The human body is colonized by various microbes, among them the yeast . Mostly harmless, this opportunist causes also disease, ranging from superficial infections to sepsis. Risk factors are disturbed host defenses, mucosal barrier breakdown, and antibiotic-induced dysbiosis. Hence, residing bacteria are important to protect from Candida-mediated damage or inflammation. mpk, e.g., is described as positively immunomodulatory in mouse models of inflammatory bowel disease, but its effect on the mycobiota is unknown.

In this study we aimed to determine if mpk affects pathogenicity.

Therefore, intestinal and oral epithelial cellswere pre-infectedin vitrowith mpk and then challenged with SC5314. The role of soluble factors was investigated by spatial separation or use of Bacteroides-conditioned medium (BCM).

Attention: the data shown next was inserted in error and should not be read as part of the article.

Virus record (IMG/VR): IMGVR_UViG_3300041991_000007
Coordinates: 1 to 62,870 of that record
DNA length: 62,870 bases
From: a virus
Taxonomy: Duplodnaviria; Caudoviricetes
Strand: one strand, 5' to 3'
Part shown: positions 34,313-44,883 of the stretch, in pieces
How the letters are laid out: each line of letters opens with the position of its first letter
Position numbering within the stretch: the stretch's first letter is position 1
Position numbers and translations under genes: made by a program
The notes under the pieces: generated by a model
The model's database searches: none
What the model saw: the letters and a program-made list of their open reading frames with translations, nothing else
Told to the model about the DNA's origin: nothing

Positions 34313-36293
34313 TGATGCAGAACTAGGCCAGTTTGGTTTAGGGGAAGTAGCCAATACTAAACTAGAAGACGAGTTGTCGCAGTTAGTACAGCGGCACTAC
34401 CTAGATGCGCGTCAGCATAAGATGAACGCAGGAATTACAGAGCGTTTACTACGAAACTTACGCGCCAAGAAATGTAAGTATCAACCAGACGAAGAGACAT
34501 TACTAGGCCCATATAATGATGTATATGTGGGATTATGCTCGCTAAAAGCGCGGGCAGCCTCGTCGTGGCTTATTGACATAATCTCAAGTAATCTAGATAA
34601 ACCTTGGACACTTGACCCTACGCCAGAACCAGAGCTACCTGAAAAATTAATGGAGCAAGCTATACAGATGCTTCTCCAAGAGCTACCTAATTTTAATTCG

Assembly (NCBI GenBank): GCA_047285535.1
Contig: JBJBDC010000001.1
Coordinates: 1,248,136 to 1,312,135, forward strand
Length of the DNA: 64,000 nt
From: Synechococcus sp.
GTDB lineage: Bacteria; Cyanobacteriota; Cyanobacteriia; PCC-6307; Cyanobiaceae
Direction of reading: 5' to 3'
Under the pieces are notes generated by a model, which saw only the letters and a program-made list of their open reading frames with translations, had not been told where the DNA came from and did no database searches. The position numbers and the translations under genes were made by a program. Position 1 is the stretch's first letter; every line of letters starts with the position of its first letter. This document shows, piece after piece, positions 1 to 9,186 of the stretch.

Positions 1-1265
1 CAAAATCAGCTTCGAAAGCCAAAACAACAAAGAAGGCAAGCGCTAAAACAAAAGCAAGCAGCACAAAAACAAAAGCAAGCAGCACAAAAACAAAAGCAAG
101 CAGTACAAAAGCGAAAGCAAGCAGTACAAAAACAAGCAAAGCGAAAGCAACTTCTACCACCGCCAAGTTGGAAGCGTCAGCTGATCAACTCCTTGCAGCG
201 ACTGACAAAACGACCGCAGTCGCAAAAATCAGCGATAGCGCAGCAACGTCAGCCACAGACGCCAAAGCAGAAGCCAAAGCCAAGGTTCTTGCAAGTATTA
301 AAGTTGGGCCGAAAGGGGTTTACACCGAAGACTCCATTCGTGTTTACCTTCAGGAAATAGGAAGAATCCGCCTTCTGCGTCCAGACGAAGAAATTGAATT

Preincubation of host cells with mpk strongly reduced -mediated damage while fungal burden and hyphal length were unaffected by the bacterium. The protective effect did not depend on direct contact of Bacteroidesto host cellsor and could be mimicked using BCM. Contact independency suggests that diffusible factors modulate host cell susceptibility.

Ongoing experiments aim to identifykey soluble Bacteroides mediators as well as subsequent host cell signaling. Additionally, co-colonization experiments of germ-free mice are planned to investigate mpk’s potential to mediate colonization resistance towards . This will contribute to our understanding of how commensal bacteria affect and host protection.

  • This is an open-access article distributed under the terms of the Creative Commons Attribution License.

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